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It is obvious that for odd $n \in \Bbb N$, $a^n-b^n-(a-b)^n$ is divisible by $ab(a-b)$ (with $n=1$ being a special case in which $a^n-b^n-(a-b)^n$ is zero). This can be viewed as a fact about integers, but is more strongly a fact about these polynomials.

It is apparently also the case that for prime $p > 3$, it is also divisible by $p$ and there is another simple factor $$ \left. (a^2-ab+b^2) \right| a^p-b^p-(a-b)^p $$ and in particular, if $p = 6k-1$ for some $k\in\Bbb N$ then $ a^p-b^p-(a-b)^p$ is divisible by $(a^2-ab+b^2)$ but not by $(a^2-ab+b^2)^2$; while if $p = 6k+1$ then $ a^p-b^p-(a-b)^p$ is divisible by $(a^2-ab+b^2)^2$.

This property does not depend on $p$ being prime: The remaining part of the statement is that if odd $n$ is divisible by $3$ then $ a^n-b^n-(a-b)^n$ is not divisible by $(a^2-ab+b^2)$.

So I want to prove that for all $k\in \Bbb N$

$$ a^{6k+1}-b^{6k+1}-(a-b)^{6k+1} = (6k+1) a b (a-b) (a^2-ab+b^2)^2 P_1(a,b) $$ for some polynomial $P_1(a,b) \in \Bbb Z[a,b]$, and $$ a^{6k+5}-b^{6k+5}-(a-b)^{6k+5} = (6k+5) a b (a-b) (a^2-ab+b^2) P_5(a,b) $$ for some polynomial $P_5(a,b)\in \Bbb Z[a,b]$ which itself is not a multiple of $(a^2-ab+b^2)$, and $$ a^{6k+3}-b^{6k+3}-(a-b)^{6k+3} = (6k+3) a b (a-b) P_3(a,b) $$ where $P_3(a,b)$ is not divisible by $(a^2-ab+b^2)$.

In trying to prove this, I started by noting that $ (a^2-ab+b^2) = (a-\omega b) (a - \omega^2b) $ where $\omega$ is a non-trivial cube root of unity. I was hoping that this would shed some light on why multiples of $3$ would not have the divisibility, but I can't see how this follows.

Is there some more powerful technique that will make the indicated statements "fall out" or at least be easier to prove?

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  • $\begingroup$ All relevant polynomials are homogeneous; you can use that to reduce by one variable. $\endgroup$ – user44191 Apr 23 '19 at 19:27
  • $\begingroup$ Yes, and that reduces the problem to proving some rather messy relations among sums of binomial coefficients. This might be how to do it, because powerful techniques like those of Gosper/Zeilberger might be brought to bear. But the relations are more than a bit hairy. $\endgroup$ – Mark Fischler Apr 23 '19 at 19:50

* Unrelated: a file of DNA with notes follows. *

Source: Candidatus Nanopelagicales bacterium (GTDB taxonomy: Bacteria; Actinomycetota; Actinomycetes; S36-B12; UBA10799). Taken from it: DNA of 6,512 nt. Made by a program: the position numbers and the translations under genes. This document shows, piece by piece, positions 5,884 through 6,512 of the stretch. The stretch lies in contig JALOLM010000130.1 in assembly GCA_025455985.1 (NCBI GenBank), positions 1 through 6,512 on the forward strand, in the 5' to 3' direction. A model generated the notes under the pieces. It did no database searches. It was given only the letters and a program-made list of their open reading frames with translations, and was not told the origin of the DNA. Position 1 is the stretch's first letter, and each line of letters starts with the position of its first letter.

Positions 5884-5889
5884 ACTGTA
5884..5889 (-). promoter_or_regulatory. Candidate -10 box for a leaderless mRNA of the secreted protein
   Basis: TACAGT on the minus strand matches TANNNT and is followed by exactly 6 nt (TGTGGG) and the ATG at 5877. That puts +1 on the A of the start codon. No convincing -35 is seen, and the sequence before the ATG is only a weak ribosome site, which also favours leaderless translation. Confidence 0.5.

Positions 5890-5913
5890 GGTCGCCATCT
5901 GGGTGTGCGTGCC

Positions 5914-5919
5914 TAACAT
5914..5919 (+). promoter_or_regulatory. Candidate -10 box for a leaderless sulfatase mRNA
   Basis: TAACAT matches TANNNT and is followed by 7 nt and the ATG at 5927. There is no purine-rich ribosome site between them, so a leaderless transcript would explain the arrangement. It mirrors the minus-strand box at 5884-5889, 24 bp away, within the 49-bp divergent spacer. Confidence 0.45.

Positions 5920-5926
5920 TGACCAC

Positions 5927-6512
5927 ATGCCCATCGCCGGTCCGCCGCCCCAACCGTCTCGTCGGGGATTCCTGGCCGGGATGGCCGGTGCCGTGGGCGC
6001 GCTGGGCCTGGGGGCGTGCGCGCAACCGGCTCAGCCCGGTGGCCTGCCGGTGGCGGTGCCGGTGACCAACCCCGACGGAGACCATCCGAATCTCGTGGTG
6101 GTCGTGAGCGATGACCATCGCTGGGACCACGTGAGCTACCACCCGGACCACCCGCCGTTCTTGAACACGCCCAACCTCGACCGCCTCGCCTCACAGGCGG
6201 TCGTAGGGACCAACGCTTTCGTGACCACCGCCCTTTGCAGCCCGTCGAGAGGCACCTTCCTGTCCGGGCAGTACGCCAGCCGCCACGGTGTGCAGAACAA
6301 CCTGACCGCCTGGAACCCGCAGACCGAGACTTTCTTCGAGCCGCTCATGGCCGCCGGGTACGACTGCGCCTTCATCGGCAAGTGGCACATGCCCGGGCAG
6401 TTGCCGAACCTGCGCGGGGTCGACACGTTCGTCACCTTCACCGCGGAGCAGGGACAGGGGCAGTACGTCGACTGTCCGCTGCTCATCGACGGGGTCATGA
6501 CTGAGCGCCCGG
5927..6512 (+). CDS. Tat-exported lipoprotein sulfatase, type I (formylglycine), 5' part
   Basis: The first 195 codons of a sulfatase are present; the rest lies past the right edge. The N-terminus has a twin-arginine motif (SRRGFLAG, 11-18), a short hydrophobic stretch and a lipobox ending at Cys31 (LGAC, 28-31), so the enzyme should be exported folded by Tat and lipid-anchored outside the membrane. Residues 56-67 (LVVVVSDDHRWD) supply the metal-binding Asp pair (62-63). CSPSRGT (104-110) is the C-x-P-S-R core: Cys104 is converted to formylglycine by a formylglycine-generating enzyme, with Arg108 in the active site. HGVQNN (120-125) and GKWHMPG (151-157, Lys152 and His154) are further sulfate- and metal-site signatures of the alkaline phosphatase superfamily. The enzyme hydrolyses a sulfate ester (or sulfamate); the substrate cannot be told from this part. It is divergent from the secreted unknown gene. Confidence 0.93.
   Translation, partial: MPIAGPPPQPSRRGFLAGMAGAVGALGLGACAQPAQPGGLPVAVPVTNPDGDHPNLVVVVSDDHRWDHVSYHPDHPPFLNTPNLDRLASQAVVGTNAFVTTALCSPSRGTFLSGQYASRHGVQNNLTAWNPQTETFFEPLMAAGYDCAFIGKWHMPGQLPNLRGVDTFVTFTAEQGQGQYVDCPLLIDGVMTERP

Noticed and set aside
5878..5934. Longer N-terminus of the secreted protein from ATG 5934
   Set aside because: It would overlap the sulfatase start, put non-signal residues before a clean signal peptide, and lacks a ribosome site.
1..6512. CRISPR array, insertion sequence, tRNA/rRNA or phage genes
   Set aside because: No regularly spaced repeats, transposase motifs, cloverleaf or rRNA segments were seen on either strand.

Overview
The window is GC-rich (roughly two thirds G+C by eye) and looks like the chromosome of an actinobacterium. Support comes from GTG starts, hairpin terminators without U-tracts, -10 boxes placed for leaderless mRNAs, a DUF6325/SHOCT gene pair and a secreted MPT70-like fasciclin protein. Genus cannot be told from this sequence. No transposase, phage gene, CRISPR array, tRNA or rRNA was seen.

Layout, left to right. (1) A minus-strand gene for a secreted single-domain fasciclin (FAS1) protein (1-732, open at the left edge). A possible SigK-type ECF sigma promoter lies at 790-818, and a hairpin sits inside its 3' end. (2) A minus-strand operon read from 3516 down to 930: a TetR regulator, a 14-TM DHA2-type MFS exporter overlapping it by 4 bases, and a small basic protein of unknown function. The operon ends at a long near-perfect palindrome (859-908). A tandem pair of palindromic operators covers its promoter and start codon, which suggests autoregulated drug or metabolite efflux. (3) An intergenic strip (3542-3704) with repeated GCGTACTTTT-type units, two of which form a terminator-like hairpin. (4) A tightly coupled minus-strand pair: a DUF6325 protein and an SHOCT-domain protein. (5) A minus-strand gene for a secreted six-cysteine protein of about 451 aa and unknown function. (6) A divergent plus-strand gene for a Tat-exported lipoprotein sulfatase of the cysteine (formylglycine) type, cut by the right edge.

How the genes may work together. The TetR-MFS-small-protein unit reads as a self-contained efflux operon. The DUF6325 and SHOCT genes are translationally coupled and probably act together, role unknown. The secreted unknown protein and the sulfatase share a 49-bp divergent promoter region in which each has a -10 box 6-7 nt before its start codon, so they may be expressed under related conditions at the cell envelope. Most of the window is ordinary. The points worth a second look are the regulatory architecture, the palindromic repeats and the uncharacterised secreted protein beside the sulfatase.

• $\begingroup$ If you reduce the problem to one variable, as suggested by user44191, then the question becomes whether $\omega$ is a root resp. a multiple root. I guess that $\omega$ should be a 6th root of unity, so $1-\omega=\omega^5$ , so all occurring powers can be computed easily. $\endgroup$ – Jan-Christoph Schlage-Puchta Apr 23 '19 at 20:42
  • $\begingroup$ You will probably be interested to read Lemma 4.2 and Proposition 4.3 of my paper with Boyd and Thom. The methods there show, for example, that the $6k+1$ divisibility by $(a^2-ab+b^2)^2$ is essentially due to the fact that $x^{6k+1}-(x-1)^{6k+1}-1$ has a cyclotomic factor $x^2-x+1$, and $a^2-ab+b^2$ is the resultant of that factor with its cofactor. $\endgroup$ – Greg Martin Apr 24 '19 at 2:07
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$\omega$ in what follows is the sixth root of unity.

As user44191 suggested, lets reduce this question to the 1-variable. For the first statement it is enough to prove that

$x^{6k+1} - 1 - (x-1)^{6k+1}$

has a root $\omega$ of order 2. It is clear that $\omega^6 = (\omega-1)^6 = 1$ (because $\omega-1$ is the third root of unity. From this follows

$\omega^{6k+1} - 1 - (\omega-1)^{6k+1} = 0$

The same proof works for $6k+5$, and also closes $6k+3$ case (shows that $\omega$ is not a root in this case)

Now we need to check what happens with the derivative of this polynomial.

For 6k+1 case:

$(6k+1) \omega^{6k} - (6k+1)(\omega - 1)^{6k} = -1$. Root (hence, $\omega$ is a root of order $2$)

For 6k+5 case:

$(6k+5) \omega^{6k+4} - 1 - (6k+5)(\omega - 1)^{6k+4} = (6k+5)(-\omega) - (6k+5)(\omega-1) = 6k+5$. Not a root.

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  • $\begingroup$ To complete the analysis you must also check that in the $6k+5$ the second derivative is not zero so $\omega$ is not a root of order $3$ or more. $\endgroup$ – Noam D. Elkies Apr 23 '19 at 21:35
  • $\begingroup$ Your last statement "Not a root" is a bit misleading, in that it is saying that the derivative is not zero, not that $\omega$ is "not a root." Also, in the derivative calculation, did you mean $= -1$ on the RHS or $=0$? But your answer gets the proof done nicely. I did not think to work with sixth roots rather than cube roots of unity. $\endgroup$ – Mark Fischler Apr 23 '19 at 21:40

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